By attempting to avoid spending money it doesn't have, the federal government has cornered a digital-era ABC into doing just that, officials associated with the broadcaster have complained.
According to lobby group Friends Of the ABC (FABC) and ABC Producer John Millard, funding cuts implicit in Tuesday's federal Budget will see the ABC pulling funds from its existing company budget in order to meet the demands of the dawning age of digital TV.
The ABC outrage follows complaints from various Australian IT industry groups, including the Internet Industry Association (IIA) and the Australian Information Industry Association (AIIA), which responded to Tuesday's Budget by criticising the low levels of government funding allocated to IT as too low. In his Budget delivery, Treasurer Costello said the government was "not spending money it doesn't have."
FABC president Penelope Toltz said the Budget effectively left the ABC's digital conversion project with $36 million, less than half the estimated equipment conversion costs.
Other digital conversion costs, such as salaries for extra skilled staff as well as integration costs, would lift the overall digital transition outlay to $194 million, she said, claiming that consulting firm Andersen Consulting agreed with this quote.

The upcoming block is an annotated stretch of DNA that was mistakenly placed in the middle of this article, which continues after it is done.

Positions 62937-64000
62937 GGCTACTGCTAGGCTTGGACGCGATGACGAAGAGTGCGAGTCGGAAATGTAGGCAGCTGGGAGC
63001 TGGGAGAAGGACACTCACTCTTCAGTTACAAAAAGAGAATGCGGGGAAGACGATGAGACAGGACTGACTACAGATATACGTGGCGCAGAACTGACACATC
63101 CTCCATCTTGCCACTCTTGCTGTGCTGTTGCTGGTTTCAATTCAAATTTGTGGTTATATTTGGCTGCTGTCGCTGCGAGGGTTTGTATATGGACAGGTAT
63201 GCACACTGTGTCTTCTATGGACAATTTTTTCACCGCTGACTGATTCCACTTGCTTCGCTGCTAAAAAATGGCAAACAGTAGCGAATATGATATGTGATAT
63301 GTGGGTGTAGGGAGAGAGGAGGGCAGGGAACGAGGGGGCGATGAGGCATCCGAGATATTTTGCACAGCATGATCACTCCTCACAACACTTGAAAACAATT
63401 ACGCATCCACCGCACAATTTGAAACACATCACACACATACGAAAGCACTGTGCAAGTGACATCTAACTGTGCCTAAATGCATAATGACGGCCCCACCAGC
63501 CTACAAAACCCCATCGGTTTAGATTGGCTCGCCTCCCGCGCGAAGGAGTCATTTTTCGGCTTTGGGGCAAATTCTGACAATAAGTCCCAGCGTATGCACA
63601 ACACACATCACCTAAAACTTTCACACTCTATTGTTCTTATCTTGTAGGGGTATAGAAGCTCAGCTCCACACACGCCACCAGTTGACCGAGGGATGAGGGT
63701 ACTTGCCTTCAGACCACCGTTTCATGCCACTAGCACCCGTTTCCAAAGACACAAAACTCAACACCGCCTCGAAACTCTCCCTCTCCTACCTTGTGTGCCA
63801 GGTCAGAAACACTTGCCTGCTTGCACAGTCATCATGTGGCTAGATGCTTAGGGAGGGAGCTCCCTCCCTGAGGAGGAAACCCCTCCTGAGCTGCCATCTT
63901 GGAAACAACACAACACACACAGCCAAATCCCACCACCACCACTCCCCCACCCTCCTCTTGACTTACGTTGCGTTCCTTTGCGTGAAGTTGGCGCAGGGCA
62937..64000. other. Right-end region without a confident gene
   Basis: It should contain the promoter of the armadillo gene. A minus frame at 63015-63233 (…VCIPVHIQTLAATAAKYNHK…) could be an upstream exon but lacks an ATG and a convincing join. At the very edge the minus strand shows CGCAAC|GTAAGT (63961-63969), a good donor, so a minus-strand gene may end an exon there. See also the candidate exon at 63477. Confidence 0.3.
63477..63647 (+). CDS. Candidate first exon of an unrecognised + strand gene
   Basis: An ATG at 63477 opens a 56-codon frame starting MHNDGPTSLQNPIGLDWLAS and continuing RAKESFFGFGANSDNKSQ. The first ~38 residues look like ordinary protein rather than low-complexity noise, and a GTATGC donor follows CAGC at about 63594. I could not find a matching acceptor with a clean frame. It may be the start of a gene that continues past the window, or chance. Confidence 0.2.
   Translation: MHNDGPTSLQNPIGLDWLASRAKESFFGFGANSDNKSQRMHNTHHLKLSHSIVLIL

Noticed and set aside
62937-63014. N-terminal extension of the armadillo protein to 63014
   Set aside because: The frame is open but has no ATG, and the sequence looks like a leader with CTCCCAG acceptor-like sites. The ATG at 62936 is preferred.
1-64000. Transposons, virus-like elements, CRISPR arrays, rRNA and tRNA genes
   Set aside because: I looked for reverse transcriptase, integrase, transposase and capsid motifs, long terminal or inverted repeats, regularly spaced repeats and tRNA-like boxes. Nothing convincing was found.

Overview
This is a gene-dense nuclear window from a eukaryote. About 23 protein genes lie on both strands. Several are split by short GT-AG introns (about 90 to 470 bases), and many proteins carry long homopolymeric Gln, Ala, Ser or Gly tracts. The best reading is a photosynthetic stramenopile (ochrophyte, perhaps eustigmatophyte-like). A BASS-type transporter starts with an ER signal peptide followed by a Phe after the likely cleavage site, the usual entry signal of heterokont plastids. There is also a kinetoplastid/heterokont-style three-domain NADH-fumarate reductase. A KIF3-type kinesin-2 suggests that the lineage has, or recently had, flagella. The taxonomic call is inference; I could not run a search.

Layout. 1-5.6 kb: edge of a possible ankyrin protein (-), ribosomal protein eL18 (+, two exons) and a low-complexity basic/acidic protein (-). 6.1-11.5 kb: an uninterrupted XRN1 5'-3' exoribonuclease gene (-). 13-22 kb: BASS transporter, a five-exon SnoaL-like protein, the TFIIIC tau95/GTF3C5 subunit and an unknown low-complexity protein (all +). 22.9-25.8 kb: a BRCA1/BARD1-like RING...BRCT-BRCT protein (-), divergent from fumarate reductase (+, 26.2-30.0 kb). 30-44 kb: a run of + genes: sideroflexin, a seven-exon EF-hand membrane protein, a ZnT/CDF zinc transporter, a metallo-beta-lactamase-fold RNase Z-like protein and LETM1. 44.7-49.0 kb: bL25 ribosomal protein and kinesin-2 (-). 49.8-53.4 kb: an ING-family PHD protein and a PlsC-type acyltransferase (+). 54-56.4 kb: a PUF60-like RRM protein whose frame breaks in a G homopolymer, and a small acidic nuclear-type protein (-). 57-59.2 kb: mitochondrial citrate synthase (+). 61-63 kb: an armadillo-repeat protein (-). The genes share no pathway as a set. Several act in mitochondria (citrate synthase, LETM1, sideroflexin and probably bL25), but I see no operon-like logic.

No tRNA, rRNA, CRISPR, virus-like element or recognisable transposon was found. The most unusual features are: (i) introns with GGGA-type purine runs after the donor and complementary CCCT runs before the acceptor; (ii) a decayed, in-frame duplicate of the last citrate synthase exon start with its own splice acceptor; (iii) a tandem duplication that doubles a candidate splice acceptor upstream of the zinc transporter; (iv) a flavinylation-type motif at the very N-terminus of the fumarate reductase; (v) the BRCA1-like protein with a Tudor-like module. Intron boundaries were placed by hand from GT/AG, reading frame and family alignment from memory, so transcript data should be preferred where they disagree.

"In order to go ahead and fund this . . . re-equipping, they (ABC) are going to have to take funding out of their programming budget," she said.
Millard, who is currently the producer for documentary series Australian Story, said the Minister for Communications, IT and the Arts, Senator Alston, wrote a letter to the ABC last year, outlining plans to put the ABC's Gore Hill production facility up for sale in favour of a cheaper production location.
Millard said profits made through the sale of the ABC's premises would be used to contribute to the broadcaster's digital television conversion expenses.
"The government is asking the ABC to do expensive new things with money it doesn't have," Millard said. Added Toltz: "They are freezing the ABC out of the future."
In a statement issued this week, ABC managing director Jonathon Shier said he was "disappointed" in the level of funding allocated to the broadcaster. He cited the conversion into digital television as one ABC service likely to be seriously affected by low funding.